Insulin-like growth factor-1 stimulation of hypothalamic KiSS-1 gene expression is mediated by Akt: effect of alcohol.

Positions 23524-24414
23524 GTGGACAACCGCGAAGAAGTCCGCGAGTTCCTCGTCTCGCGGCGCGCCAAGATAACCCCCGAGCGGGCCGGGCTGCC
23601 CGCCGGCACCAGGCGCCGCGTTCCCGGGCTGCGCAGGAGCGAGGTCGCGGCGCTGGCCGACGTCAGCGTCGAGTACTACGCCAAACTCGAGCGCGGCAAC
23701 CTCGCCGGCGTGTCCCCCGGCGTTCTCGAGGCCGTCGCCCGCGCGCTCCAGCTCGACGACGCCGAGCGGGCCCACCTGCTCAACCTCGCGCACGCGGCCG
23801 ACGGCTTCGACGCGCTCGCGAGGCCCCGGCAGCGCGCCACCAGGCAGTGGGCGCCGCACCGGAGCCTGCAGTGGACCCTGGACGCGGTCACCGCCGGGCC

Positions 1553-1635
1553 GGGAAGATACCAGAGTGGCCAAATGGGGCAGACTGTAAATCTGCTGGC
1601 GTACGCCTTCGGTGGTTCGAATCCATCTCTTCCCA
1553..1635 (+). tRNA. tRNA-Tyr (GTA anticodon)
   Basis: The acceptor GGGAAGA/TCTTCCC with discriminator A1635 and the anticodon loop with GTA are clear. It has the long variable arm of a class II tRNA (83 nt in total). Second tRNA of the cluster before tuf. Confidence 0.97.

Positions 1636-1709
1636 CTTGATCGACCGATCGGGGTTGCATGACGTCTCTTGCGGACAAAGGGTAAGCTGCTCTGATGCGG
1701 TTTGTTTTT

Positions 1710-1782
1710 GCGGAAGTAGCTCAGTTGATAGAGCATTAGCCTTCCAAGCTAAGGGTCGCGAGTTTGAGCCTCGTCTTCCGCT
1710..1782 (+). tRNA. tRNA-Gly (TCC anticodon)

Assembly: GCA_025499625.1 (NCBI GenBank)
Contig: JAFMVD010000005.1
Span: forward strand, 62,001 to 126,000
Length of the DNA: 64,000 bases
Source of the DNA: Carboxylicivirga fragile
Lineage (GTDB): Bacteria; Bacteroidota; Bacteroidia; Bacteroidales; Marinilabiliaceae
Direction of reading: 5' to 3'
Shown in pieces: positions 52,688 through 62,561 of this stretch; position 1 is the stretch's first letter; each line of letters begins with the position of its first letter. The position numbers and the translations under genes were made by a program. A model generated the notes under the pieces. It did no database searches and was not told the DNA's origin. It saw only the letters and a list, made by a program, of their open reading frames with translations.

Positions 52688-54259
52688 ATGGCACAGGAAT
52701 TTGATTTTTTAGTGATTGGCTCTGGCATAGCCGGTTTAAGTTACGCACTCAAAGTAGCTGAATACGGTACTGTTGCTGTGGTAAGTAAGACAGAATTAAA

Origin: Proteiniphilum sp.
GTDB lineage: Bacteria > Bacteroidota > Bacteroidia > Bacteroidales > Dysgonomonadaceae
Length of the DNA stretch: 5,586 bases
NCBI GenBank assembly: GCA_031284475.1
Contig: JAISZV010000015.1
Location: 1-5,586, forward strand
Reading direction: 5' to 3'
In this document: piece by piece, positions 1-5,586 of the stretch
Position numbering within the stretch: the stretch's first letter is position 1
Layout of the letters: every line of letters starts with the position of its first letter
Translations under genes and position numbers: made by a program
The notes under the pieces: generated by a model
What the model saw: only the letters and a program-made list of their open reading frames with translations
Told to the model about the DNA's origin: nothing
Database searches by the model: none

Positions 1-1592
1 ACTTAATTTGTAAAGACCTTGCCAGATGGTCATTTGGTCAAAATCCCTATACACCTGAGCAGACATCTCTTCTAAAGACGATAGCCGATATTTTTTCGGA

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Kisspeptin, as well as insulin-like growth factor-1 (IGF-1), act centrally to stimulate luteinizing hormone-releasing hormone (LHRH) secretion at puberty. IGF-1 can induce KiSS-1 gene expression as an early pubertal event; however, the signaling pathway mediating this effect is not known. Since alcohol (ALC) blocks IGF-1 induced LHRH release acutely, we assessed whether this drug could affect IGF-1 stimulated prepubertal KiSS-1 gene expression following a binge type of exposure. Immature female rats were administered either ALC (3 g/kg) or water via gastric gavage at 07.30 h. At 09.00 h the ALC and control groups were subdivided where half received either saline or IGF-1 (200 ng) into the third ventricle. A second dose of ALC (1.5, 2 and 3 g/kg) or water was administered at 11.30 h. These regimens produced moderate blood alcohol concentrations of 77, 89 and 117 mg/dl, respectively, over the time course of the experiment. Rats were sacrificed 6 h after the IGF-1 injection and tissues containing the anteroventral periventricular (AVPV) and arcuate (ARC) nuclei were collected. IGF-1 stimulated (P<0.01) KiSS-1 gene expression in the AVPV nucleus at 6 h, but did not affect expression of the kisspeptin receptor, GPR54. While ALC did not alter basal expression of either gene, its dose dependently blocked IGF-1-induced KiSS-1 gene expression in the AVPV nucleus. No changes were observed in the ARC nucleus. Assessment of IGF-1 signaling indicated that the acute administration of IGF-1, ALC, or both did not alter the basal expression of IGF-1 receptor protein. However, IGF-1 stimulated (P<0.05) phosphorylated Akt protein over basal levels, an action blocked by ALC. Our results indicate that the IGF-1 induction of KiSS-1 gene expression is mediated by Akt activation, and that ALC alters this important prepubertal action of IGF-1.